Wednesday, March 5, 2008

Death of the Progenitor

Apart from my wife, nothing in my life has brought me as much joy, humor, anguish, pride and disappointment as being a "Gamer".

I use the word "Gamer" in the old school sense. A sense hardly in use anymore. Growing up, a "Gamer" was a kid who played Role-Playing games... not a video gamer. A kid who played video games was just... a kid who played video games.

I started playing with a few friends when I was fourteen years old. We borrowed books and dice from an older sibling and took turns being the Dungeon Master. Eric, Chris and me. Eric wanted everything to run like a military campaign (he was the son of a soldier and a big fan of the Army), Chris... well, Chris didn't have much in the way of imagination and would often forget to add things to his descriptions... "You can't go that way!" "Why Not?" "Because the monster is that way!" "What Monster?" "Oh, there's a Adolescent Black Dragon in the middle of the room." "Nice of you to tell us now...".

It wasn't too long before the job was passed firmly into my hands. Say what you will about my many, many character flaws but I do have a flair for narrative and the dramatic. I stepped behind the DM's screen at 14 and didn't step out again till I was 34.

There are few single elements in my life as influential as my years playing RPG's. From the people I met to the... the people I met... and the... yup.. the people I met. Come to think about it, it's all about the people I met.

Being a Gamer, being a Dungeon Master, has been a wonderful medium for me to meet people and make friends. If you can tell a few good stories and get a person's imagination flowing, it makes people want to play. Everybody who has ever watched a fantasy or sci-fi movie or read a fictional book and thought a character was cool, that their moves were slick and dangerous, that YOU wanted to be the guy with the flowing black cape, the mask, the sword, the hook, the blaster, the fedora or the crown... here was your chance to have a little piece of that for yourself.

I can't tell you how many campaigns I have run. I'd probably have better luck telling you the systems I haven't run. I've made people cry. I've made players laugh on countless occasions. I've even made people storm out on various occasions (looking back, I'm amazed that didn't happen more, but then again, I'm amazed I didn't storm out on occasion.)

In doing all this, I've learned some interesting things... about what people think is a hero... about personality and perceptions... about what kind of people that people think they want to be and think they should be. I've learned how far people will go for "good" and how far they will go for fun. I've learned that everyone enjoys a good fart and dick joke. Most importantly, I've learned that what people really, really want, whether they admit it or not, is a good story.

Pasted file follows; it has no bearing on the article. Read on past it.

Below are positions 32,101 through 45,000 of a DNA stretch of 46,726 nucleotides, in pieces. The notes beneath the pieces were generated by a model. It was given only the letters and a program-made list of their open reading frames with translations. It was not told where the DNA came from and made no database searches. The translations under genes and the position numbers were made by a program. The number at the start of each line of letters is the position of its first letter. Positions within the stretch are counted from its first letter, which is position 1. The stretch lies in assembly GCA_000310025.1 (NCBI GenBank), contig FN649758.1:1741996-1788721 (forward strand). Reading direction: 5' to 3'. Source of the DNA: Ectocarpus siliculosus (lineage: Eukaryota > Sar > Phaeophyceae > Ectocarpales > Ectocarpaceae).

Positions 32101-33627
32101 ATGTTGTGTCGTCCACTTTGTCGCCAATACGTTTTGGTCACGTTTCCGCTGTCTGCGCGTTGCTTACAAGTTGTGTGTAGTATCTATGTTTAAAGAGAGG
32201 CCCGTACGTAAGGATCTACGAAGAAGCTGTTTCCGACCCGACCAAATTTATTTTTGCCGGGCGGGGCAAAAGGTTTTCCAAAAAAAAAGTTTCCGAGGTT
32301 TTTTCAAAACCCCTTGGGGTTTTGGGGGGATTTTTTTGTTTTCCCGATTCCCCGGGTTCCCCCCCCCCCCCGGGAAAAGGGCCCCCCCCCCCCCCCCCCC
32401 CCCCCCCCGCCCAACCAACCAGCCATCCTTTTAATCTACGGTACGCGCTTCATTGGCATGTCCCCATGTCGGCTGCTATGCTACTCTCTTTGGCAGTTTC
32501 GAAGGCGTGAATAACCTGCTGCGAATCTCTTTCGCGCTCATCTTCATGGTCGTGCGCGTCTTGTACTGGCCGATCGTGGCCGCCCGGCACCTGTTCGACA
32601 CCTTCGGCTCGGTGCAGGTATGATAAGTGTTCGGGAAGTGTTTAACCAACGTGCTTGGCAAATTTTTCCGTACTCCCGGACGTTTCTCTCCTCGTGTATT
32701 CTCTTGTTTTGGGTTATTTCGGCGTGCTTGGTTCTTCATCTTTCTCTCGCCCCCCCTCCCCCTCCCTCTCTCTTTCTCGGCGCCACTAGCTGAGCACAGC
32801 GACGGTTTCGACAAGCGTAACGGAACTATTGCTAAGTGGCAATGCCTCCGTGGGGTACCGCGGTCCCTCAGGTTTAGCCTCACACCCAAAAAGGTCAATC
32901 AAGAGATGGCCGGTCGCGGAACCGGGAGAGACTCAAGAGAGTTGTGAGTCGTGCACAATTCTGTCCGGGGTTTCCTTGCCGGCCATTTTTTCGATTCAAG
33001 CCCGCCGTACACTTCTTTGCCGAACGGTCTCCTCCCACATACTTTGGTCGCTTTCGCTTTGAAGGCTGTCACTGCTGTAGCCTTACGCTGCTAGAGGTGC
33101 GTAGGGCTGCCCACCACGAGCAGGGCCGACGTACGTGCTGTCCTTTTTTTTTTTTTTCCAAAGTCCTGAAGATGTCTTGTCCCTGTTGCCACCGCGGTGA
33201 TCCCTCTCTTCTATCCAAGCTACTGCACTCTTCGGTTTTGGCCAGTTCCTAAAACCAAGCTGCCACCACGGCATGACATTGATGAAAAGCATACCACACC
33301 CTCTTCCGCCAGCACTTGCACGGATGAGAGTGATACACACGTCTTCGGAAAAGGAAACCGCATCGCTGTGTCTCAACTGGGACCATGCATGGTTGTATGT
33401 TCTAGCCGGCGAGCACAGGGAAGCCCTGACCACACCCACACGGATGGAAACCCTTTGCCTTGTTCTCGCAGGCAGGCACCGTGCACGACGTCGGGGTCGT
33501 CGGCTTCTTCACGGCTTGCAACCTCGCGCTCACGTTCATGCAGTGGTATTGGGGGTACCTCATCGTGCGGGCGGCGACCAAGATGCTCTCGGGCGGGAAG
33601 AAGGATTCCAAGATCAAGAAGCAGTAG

Interestingly, this post has taken me over a week to write. It started the night that Gary Gygax died. It was meant to be a simple eulogy and thank you to the man who is responsible for something like 40% of the fun I've had in my life. But in thinking about the effect that his work has had on me, I can't help but think about the effect that gaming has had on me in general.

There are no friends in my life who have had their adoption tried quite so well as my fellow gamers. We played at making "fellowships" so many times that we probably couldn't help but be bound up at some level in something more than friendship.

In the past, I can't remember how many times I jokingly said that we'd all wind up at the same old-folks home, with our wheelchairs pushed up around some old utility table, still drinking room-temperature Mountain Dew and rolling dice. Still telling all our old jokes. "What's in the Wine celler? Wine!" "Hey Brett, you're still falling!".

The thing about it is, I wasn't really joking. I miss my old gaming crew and I can't image any scenario where I wouldn't want to spend an afternoon rolling dice and killing orcs with them for the rest of my life. Why not? We always had fun, I can't imagine a reason on this Earth to stop.

Now-a-days, we're all moving off in different directions, though if this past weekend has taught me anything, we're all still friends after a fashion. We've just all got our own lives to lead and our own fortunes to seek. I can't really fault them just as they don't fault me. We all can't stay in one place, doing the same thing forever. We've grown up, for what that is worth.

Maybe the death of Gary Gygax has left me a little sentimental for the olde days.

Maybe I just miss my friends.

The Empty Chair
Eulogy for a Gamer
With thanks to Kenzer and Co.

There is an empty chair,
at the table this day.
A hallowed place where,
a friend once played.
The roll of his dice,
my ears long to hear.
Or perhaps it would suffice,
if he should suddenly appear.
With character sheet in hand,
and a bag of Cheeze-doodles to share.
All his friends would stand,
as he sat in the empty chair.
I hear his voice a-callin’,
and it ties my heart in a knot.
For he cries, “Though a comrade has fallen,
You must play for those who cannot.”
We conquered worlds on the run,
he and I in the name of fun.
And as others may come and go,
I make both both friend and foe.
But what I long for most,
is our past now long a ghost.

1 comment:

~lifedramatic~ said...

That was an amazing tribute. I never thought I would regret not getting into D&D when some of my friends were doing it.

After reading your tribute I wish I had more than ever now.